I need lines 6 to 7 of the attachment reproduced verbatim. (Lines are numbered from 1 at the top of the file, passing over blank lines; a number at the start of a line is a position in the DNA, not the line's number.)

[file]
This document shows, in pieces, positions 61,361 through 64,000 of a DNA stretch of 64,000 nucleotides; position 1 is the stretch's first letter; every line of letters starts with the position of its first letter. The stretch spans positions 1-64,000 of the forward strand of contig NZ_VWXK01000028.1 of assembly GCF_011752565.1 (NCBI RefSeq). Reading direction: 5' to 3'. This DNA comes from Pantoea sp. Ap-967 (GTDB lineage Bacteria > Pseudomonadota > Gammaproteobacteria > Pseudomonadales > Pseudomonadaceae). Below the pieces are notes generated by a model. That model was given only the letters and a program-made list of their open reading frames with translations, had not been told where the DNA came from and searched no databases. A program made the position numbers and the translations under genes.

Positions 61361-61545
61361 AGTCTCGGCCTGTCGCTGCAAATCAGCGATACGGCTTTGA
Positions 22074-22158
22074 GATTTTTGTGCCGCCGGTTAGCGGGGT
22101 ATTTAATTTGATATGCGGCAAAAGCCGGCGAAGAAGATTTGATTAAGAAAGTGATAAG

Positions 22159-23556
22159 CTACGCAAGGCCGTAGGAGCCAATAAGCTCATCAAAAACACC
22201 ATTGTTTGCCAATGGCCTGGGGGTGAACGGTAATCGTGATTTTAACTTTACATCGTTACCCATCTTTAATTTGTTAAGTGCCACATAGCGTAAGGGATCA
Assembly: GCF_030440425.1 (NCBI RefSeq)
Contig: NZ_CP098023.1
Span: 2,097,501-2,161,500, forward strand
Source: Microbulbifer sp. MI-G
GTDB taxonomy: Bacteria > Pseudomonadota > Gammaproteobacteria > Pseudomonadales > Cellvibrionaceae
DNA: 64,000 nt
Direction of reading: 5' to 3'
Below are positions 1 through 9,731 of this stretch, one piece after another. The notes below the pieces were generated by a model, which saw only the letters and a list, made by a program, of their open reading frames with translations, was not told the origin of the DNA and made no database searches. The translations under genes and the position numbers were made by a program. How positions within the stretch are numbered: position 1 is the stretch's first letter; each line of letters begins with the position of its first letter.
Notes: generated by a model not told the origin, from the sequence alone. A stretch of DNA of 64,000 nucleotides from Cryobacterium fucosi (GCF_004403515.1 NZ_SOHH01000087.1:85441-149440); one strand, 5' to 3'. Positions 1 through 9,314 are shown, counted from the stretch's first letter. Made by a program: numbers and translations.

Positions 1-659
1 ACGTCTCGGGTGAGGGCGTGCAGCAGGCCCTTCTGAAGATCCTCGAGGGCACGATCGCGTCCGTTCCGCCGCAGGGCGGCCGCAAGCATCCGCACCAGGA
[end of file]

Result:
22101 ATTTAATTTGATATGCGGCAAAAGCCGGCGAAGAAGATTTGATTAAGAAAGTGATAAG

Positions 22159-23556